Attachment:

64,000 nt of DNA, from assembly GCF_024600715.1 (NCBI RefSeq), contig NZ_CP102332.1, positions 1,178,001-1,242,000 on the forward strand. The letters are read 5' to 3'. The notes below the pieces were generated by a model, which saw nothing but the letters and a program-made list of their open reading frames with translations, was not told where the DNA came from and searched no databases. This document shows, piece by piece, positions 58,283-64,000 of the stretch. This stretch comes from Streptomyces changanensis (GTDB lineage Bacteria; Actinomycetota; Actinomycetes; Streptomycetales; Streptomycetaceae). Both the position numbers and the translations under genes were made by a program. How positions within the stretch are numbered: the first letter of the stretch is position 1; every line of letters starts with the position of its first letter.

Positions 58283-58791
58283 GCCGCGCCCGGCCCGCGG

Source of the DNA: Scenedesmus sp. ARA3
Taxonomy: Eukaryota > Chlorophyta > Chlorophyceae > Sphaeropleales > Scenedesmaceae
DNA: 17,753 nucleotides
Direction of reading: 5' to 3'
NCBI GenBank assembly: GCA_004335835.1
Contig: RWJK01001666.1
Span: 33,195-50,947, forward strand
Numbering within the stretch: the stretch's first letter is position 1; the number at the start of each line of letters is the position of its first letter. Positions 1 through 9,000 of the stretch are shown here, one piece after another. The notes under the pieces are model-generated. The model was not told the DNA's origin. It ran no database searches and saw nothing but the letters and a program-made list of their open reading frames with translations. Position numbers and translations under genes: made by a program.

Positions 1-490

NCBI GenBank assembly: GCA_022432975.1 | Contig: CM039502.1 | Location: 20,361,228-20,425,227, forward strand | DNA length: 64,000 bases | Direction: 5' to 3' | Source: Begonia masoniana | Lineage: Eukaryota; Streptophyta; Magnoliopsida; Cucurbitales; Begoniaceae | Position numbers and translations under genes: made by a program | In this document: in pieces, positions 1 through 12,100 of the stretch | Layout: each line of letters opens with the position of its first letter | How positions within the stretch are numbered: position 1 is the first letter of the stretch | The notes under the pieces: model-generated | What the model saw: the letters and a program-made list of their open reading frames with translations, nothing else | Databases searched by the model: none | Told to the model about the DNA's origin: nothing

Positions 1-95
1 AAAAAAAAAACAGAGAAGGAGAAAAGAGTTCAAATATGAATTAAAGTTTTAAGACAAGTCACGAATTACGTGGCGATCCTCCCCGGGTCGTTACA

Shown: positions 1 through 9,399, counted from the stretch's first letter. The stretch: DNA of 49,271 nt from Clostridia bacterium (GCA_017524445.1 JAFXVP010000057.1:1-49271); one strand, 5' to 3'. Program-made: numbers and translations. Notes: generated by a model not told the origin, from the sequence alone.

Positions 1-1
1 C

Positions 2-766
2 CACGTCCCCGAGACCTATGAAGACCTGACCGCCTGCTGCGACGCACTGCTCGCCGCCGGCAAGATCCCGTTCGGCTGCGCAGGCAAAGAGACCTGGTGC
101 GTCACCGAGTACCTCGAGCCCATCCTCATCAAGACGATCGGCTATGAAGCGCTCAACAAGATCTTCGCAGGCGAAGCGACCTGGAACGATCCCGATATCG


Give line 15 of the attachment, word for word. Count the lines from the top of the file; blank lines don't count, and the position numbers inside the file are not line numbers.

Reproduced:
1 AAAAAAAAAACAGAGAAGGAGAAAAGAGTTCAAATATGAATTAAAGTTTTAAGACAAGTCACGAATTACGTGGCGATCCTCCCCGGGTCGTTACA